The Junk DNA myth strikes again (next up: media hype).

Here’s the abstract of a paper set to be published in Molecular Biology and Evolution. Now, I think this kind of study is interesting and important. But it’s predictable that they start out with the standard (and historically false) claim that “non-coding DNA was long dismissed as junk” (seriously, do reviewers require authors to insert this line or something?). It’s also predictable that the amount of non-coding DNA that they report as showing signs of constraints (about 5% of the genome) will be reported in science news as “junk DNA functional after all!”.

Distributions of selectively constrained sites and deleterious mutation rates in the hominid and murid genomes.
Eory L, Halligan DL, Keightley PD

Protein-coding sequences make up only about 1% of the mammalian genome. Much of the remaining 99% has been long assumed to be junk DNA, with little or no functional significance. Here we show that in hominids, a group with historically low effective population sizes, all classes of non-coding DNA evolve more slowly than ancestral transposable elements, and so appear to be subject to significant evolutionary constraints. Under the nearly neutral theory, we expected to see lower levels of selective constraints on most sequence types in hominids than murids, a group that is thought to have a higher effective population size. We found that this is the case for many sequence types examined, the most extreme example being 5′ UTRs, for which constraint in hominids is only about one-third that of murids. Surprisingly, however, we observed higher constraints for some sequence types in hominids, notably four-fold sites, where constraint is more than twice as high as in murids. This implies that more than about one-fifth of mutations at four-fold sites are effectively selected against in hominids. The higher constraint at four-fold sites in hominids suggests a more complex protein-coding gene structure than murids, and indicates that methods for detecting selection on protein coding sequences (e.g., using the d(N) /d(S) ratio), with four-fold sites as a neutral standard, may lead to biased estimates, particularly in hominids. Our constraint estimates imply that 5.4% of nucleotide sites in the human genome are subject to effective negative selection, and that there are three times as many constrained sites within non-coding sequences as within protein-coding sequences. Including coding and non-coding sites, we estimate that the genomic deleterious mutation rate U = 4.2. The mutational load predicted under a multiplicative model is therefore about 99% in hominids.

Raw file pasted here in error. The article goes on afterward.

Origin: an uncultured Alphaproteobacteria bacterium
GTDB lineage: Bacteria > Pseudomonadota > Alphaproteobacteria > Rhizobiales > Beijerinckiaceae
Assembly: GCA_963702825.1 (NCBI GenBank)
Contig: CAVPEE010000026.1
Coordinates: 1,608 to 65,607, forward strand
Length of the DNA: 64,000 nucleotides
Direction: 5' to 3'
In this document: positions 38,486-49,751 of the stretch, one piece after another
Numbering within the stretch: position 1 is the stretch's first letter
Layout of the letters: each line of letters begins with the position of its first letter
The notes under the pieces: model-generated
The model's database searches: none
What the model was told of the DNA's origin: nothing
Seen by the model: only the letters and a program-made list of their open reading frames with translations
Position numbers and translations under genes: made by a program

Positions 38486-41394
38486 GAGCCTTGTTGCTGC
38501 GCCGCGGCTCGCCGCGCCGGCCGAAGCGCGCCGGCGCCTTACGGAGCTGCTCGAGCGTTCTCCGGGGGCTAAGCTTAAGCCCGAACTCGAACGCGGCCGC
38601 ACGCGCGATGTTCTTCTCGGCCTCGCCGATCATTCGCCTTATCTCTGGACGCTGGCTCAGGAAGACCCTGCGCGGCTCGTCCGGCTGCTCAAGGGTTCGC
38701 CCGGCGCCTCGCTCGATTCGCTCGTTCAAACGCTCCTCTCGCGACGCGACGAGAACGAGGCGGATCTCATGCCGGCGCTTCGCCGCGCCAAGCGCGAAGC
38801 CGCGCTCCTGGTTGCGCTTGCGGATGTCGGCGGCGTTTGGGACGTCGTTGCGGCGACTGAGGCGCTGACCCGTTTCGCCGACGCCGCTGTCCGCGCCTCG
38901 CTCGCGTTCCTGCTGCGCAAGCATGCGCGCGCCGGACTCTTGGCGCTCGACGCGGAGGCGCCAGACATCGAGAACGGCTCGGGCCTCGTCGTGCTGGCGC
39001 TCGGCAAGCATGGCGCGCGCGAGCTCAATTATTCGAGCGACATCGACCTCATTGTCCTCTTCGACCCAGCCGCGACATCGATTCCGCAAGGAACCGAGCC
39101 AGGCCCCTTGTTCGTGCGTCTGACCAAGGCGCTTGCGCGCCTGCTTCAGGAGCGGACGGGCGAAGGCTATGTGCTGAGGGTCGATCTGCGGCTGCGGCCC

Update: See BIOpinionated for a silly critique and Sandwalk for a fine reply.